CALAPSE: New Era | |  ★★★★ | Raund Haus; May 27 | 

There is a species of electronic musician who peeled off from indie rock, trading guitars and trap kits for digital audio workstations but bringing along their formative sense of melody, arrangement, and immediacy. Take Durham’s Reed Benjamin, who drummed in Greensboro’s Lilac Shadows before heading for the dance floor as CALAPSE.

Over the last six years, Benjamin has released three EPs and a number of singles, some with local tastemakers like Raund Haus and Maison Fauna, developing a distinctive blend of film-grained minimal techno and dark, driving ambient house. His brand of sensitive propulsion seems near its ideal form in New Era, the fourth and best CALAPSE EP, which is really an LP in miniature.

These eight tracks contain a lengthier, weightier emotional journey than 20-some minutes should be able to contain. They’re digitally composed with the emphasis on “composed,” sometimes suggesting staff paper as much as Ableton Live.

Not that New Era is indie in club clothing: The first song strongly suggests a cut as tasty and sophisticated as Moderat’s “Eating Hooks,” with that flexed tremolo creeping around the stereo channels, as if fearful of waking the great slumbering bass. It awakes anyway on “Neurogenesis,” a monstrous sandworm tunneling through lashing drums and arpeggios but also misted with new-age melody, all very redolent of the techno-organic guru Jon Hopkins. In many places, the supple builds and drops subside into even more meditative moods. “Flashback” resembles a preoccupied piano etude, the percussion like rain pelting a window, with a sunny flourish of what sounds like nylon strings near the end.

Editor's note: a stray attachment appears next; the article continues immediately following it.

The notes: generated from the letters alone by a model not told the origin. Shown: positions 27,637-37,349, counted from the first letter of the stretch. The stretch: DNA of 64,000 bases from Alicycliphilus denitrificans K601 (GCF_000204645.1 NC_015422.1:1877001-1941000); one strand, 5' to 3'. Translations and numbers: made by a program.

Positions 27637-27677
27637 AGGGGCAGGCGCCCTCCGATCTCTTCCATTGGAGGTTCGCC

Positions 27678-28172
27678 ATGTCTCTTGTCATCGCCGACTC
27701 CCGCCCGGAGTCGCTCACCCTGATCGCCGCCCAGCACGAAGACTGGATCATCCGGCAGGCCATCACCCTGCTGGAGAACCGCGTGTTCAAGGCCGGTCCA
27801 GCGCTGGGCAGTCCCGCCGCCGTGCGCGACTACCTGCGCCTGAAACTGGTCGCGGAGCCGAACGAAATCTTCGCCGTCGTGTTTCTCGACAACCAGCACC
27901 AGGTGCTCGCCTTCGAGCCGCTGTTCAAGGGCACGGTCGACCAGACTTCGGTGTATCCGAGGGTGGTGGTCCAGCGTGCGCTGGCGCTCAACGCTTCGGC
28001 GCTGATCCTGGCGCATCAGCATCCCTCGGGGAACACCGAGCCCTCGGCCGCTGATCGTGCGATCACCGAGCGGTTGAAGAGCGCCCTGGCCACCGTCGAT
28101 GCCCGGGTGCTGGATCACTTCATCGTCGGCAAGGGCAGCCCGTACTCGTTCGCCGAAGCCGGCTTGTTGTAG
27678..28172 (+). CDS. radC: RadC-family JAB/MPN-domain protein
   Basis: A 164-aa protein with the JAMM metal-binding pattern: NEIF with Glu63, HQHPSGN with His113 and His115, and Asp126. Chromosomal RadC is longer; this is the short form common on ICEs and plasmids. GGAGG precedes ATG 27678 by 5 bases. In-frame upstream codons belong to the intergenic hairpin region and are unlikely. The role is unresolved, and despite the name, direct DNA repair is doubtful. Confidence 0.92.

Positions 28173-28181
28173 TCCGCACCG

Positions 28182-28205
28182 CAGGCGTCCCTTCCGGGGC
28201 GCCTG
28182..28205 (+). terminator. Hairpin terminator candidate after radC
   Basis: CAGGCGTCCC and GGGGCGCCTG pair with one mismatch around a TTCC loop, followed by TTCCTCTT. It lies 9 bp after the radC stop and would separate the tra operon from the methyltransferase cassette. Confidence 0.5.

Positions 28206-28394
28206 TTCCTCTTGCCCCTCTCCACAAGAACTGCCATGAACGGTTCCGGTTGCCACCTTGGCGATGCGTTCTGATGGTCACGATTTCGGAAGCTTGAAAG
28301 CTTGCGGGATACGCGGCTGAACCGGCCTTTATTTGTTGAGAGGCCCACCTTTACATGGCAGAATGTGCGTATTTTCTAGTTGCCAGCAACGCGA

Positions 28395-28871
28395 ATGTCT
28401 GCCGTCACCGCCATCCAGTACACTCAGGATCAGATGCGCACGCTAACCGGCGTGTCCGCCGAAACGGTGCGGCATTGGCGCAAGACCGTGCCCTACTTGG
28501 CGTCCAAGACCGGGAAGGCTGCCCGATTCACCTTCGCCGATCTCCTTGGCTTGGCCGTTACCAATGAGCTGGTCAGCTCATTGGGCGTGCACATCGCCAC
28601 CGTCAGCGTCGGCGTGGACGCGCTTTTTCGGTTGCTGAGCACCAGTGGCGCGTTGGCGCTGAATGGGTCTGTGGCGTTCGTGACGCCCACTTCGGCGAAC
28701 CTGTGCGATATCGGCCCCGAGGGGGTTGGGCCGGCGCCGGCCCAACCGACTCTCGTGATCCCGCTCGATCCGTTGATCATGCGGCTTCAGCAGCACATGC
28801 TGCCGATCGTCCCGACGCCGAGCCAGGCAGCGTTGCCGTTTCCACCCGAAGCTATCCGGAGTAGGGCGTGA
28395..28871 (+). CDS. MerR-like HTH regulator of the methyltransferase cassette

Of course, we’re often not quite sure what we’re hearing on New Era, which features no samples and has drums made of sine waves, chiseled from digital marble. There is also pure electro-symphonic fanfare, which rises through shining, almost screaming peaks in “Translated” and revolves in monolithic intervals in “Lucent.”

Afterward, the EP utterly succumbs into the tender mood threaded through even its brawniest tracks and pulls us down with it.

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